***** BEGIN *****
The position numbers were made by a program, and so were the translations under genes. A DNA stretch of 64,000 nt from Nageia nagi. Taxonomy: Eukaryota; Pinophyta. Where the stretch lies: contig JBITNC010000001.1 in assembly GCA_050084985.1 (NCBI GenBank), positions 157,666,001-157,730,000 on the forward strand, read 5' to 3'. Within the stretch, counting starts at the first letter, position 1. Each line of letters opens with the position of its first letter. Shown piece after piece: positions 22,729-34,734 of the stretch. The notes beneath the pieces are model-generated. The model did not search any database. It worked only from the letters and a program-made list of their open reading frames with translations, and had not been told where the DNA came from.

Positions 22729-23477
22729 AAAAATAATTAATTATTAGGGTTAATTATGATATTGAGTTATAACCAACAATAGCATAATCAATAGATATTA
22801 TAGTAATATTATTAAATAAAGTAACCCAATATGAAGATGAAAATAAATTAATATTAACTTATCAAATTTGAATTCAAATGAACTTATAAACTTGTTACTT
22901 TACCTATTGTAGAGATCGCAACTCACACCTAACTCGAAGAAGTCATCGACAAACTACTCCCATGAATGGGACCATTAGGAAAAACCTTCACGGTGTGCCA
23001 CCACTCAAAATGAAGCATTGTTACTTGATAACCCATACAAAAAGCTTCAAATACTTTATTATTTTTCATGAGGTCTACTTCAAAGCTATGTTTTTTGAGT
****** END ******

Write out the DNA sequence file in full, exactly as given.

The position numbers were made by a program, and so were the translations under genes. A DNA stretch of 64,000 nt from Nageia nagi. Taxonomy: Eukaryota; Pinophyta. Where the stretch lies: contig JBITNC010000001.1 in assembly GCA_050084985.1 (NCBI GenBank), positions 157,666,001-157,730,000 on the forward strand, read 5' to 3'. Within the stretch, counting starts at the first letter, position 1. Each line of letters opens with the position of its first letter. Shown piece after piece: positions 22,729-34,734 of the stretch. The notes beneath the pieces are model-generated. The model did not search any database. It worked only from the letters and a program-made list of their open reading frames with translations, and had not been told where the DNA came from.

Positions 22729-23477
22729 AAAAATAATTAATTATTAGGGTTAATTATGATATTGAGTTATAACCAACAATAGCATAATCAATAGATATTA
22801 TAGTAATATTATTAAATAAAGTAACCCAATATGAAGATGAAAATAAATTAATATTAACTTATCAAATTTGAATTCAAATGAACTTATAAACTTGTTACTT
22901 TACCTATTGTAGAGATCGCAACTCACACCTAACTCGAAGAAGTCATCGACAAACTACTCCCATGAATGGGACCATTAGGAAAAACCTTCACGGTGTGCCA
23001 CCACTCAAAATGAAGCATTGTTACTTGATAACCCATACAAAAAGCTTCAAATACTTTATTATTTTTCATGAGGTCTACTTCAAAGCTATGTTTTTTGAGT